3. The inner disposition in which you find yourself at this moment, as long as it is a disposition of joy in the face of the conjunction of events caused by extraneous causality.” (Meditations, IX.6)
Marcus engages in a spiritual exercise that he calls “delimiting the present.” It is based on a dual Stoic treatment of time. According to Stoic physics, time is infinitely divisible, which means that, technically speaking, the present does not exist, as it is defined as the limit between past and future. To this metaphysically abstract notion of time, however, the Stoics added another one that is human-centered and consciousness-dependent. In this second case, the present acquires what Hadot calls “a certain thickness,” delimited by the attention span of human consciousness. When Marcus says that we should delimit the present and stick to it, what he deploys is this second Stoic conception of time.
The exercise, then, consists in focusing on the present, leaving the past behind, entrusting the future to the cosmic web of cause-effect, and making sure that we are acting, right now, as a decent human being would. The rest will come or not, as the universes disposes of things. We find something similar also in Seneca:
“Two things must be cut short: the fear of the future and the memory of past discomfort; the one does not concern me any more, and the other does not concern me yet.” (Letters to Lucilius, XVIII.14)
Hadot summarizes the attitude by saying that happiness is a matter of now or never. If we are not happy now, by focusing on what is up to us—that is, our character, virtue, and judgment—then we’ll never be happy, regardless of how many material possessions and how much fame (both not up to us) we might accumulate. Moreover, there is a sense of urgency, because death approaches, and we have no idea when it will come. As Epictetus puts it:
“Keep in mind that now is the contest, and here right now are the Olympic games, and that postponement is no longer an option, and that your progress is saved or ruined by a single day and a single action.” (Encheiridion, 51)
You want to be a good person? Just be one, without delay. What are you waiting for? What better moment might there be? How many moments do you know for certain you will have? Marcus Aurelius says repeatedly (Meditations, II.5.2, VII.69) that we should get into the habit of living our lives as if today were the last day. Because it could be. And because if it isn’t, then we’ve used every moment of this day in the best way possible. Nothing focuses our attention as the awareness that time is running out.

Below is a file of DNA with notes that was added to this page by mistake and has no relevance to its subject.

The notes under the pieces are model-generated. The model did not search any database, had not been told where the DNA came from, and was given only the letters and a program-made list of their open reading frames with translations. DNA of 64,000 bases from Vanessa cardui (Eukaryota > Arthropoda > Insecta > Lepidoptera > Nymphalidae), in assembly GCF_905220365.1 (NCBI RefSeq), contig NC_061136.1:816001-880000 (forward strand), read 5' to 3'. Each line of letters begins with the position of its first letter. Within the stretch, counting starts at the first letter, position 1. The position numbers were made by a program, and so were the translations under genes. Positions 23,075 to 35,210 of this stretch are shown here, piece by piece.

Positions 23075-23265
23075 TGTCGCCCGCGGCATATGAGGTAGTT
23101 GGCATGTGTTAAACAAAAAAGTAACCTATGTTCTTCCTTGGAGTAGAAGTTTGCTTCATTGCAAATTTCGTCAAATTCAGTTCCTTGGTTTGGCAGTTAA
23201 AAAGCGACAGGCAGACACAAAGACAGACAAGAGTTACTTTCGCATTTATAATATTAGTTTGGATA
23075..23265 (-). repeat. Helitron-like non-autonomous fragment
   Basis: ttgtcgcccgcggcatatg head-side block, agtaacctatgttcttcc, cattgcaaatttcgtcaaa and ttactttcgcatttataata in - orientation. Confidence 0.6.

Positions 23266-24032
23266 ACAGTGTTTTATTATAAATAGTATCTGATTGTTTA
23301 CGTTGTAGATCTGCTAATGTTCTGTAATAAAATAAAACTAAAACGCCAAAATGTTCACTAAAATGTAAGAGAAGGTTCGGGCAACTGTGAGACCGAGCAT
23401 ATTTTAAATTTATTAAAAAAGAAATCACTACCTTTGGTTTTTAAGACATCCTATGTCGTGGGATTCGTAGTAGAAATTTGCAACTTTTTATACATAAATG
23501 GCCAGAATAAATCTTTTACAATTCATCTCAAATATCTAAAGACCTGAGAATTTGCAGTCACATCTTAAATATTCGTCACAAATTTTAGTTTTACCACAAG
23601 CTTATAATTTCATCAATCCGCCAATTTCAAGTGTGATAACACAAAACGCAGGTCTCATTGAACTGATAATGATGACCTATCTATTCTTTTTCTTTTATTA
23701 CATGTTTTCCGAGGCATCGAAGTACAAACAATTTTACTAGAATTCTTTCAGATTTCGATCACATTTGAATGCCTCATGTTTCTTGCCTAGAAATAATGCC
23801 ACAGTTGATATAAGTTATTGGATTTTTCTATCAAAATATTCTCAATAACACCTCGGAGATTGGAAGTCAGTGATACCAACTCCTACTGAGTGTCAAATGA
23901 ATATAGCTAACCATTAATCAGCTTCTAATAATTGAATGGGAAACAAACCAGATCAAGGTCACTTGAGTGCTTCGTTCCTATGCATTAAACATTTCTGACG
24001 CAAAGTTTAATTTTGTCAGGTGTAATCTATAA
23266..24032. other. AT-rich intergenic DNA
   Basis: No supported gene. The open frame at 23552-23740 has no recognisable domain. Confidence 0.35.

This may actually sound stressful, but the Stoic constantly resituates herself within the cosmic perspective, putting her life, troubles, and accomplishments in the context of vast space and time. If she is truly able to do this, then her anxieties will disappear because she will be able to perceive things from the point of view of universal reason, which tells us that we simply have to do our best while we can and that nothing else is up to us. Rightly, I think, Hadot says:
“One could speak here of a mystical dimension of Stoicism. At each moment and every instant, we must say ‘yes’ to the universe; that is, to the will of universal reason. We must want that which universal reason wants: that is, the present instant, exactly as it is.” (p. 230)
This congruence of Epicureanism and Stoicism when it comes to living life in the moment is remarkable. The difference between the two schools here is one of attitude: the Epicurean’s goal is to enjoy the present moment, while the Stoic’s goal is to align her will with that moment. Pleasure vs duty, if you wish. Is it possible to combine the two? Hadot claims that such a hybrid was exactly what Goethe practiced, enjoying the present moment like an Epicurean, willing it intensely like a Stoic.
It is important to note, however, that living in the moment does not mean ignoring either past or future. The idea is not to let our thoughts be dominated by regret for the past or anxiety for the future. We still wish to learn from our past experiences and plan for our future. But the best way to do the former is to use the present as context (what, about my past, is pertinent to me, now?), and the best way to do the latter is to exercise good judgment now.
This is what Socrates meant when he said that we ought to take good care of ourselves. And this is what our consumerist society gets in the way of doing, with its constant distractions and artificial worries about both past and especially the future. Let us instead go back to the true meaning of carpe diem, to the essential healthiness of the present moment.